The board is required to develop a reimbursement program to reimburse certain households for up to $600 per year for broadband service. A household is eligible to apply for reimbursement if the household:
- Includes children enrolled in grades K-12 who receive free or reduced-price lunch through a school's lunch program; or
- Has an income that does not exceed the higher of the federal poverty level or 30% of area median income.
The board is also required to develop a request for proposal process through which the board will solicit bids for proposed projects to serve areas of the state that the office of information technology has determined lack access to broadband service at measurable speeds of at least 10 megabits per second downstream and one megabit per second upstream. Each year, the board is required to reserve at least 50% of the money from the high cost support mechanism that is allocated for broadband deployment to award grants to proposed projects solicited through the request for proposal process.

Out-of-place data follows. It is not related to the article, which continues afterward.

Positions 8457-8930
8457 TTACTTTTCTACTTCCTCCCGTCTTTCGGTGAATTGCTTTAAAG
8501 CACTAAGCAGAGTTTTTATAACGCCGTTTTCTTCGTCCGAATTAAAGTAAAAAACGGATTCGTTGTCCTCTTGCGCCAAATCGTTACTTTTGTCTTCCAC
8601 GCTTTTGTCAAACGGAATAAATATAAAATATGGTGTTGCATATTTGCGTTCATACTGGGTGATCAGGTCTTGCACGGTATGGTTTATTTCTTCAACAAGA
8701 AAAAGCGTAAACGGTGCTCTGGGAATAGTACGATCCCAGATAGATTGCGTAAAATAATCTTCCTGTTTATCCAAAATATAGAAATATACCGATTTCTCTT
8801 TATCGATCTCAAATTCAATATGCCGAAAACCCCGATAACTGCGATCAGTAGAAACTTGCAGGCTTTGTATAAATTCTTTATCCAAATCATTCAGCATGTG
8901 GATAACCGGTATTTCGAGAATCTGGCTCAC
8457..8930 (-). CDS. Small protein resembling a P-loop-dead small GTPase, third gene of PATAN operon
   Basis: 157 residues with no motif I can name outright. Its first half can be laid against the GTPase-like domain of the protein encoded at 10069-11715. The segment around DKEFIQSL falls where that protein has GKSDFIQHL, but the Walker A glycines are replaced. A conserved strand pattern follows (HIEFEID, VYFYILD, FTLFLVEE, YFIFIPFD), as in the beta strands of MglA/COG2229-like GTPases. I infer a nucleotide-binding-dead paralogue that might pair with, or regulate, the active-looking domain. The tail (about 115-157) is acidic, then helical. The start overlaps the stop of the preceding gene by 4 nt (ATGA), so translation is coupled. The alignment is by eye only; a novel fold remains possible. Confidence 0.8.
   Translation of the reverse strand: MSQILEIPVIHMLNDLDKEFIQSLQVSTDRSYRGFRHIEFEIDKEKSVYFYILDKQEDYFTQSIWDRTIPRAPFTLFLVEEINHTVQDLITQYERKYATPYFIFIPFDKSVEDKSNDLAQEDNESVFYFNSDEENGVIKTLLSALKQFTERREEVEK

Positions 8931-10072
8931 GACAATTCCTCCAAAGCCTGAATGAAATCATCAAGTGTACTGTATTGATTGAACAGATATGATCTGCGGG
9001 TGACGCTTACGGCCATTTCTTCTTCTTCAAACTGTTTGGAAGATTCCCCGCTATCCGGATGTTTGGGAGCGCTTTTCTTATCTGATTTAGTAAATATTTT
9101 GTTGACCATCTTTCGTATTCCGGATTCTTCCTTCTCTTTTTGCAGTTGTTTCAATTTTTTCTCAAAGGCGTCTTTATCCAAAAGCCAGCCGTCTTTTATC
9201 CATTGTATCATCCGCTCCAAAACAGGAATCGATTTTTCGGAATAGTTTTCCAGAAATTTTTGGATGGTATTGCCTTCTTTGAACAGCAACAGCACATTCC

Section 2 also limits the notice and comment period for a local entity's review of an application from 60 days to 30 days and removes provisions requiring the board to apply for specific types of federal funding because the board has completed those applications.
Section 2 further requires the public utilities commission, in consultation with the board, to:
- Adopt rules establishing speed testing protocols by which broadband grant applicants must abide; and
- Consider, on a biennial basis starting in 2023, whether to modify by rule the definitions of "broadband network" and "critically unserved" and certain aspects of the reimbursement program, including eligibility for reimbursement and the maximum amount of money that the board may annually reimburse a household.
(Note: This summary applies to this bill as introduced.)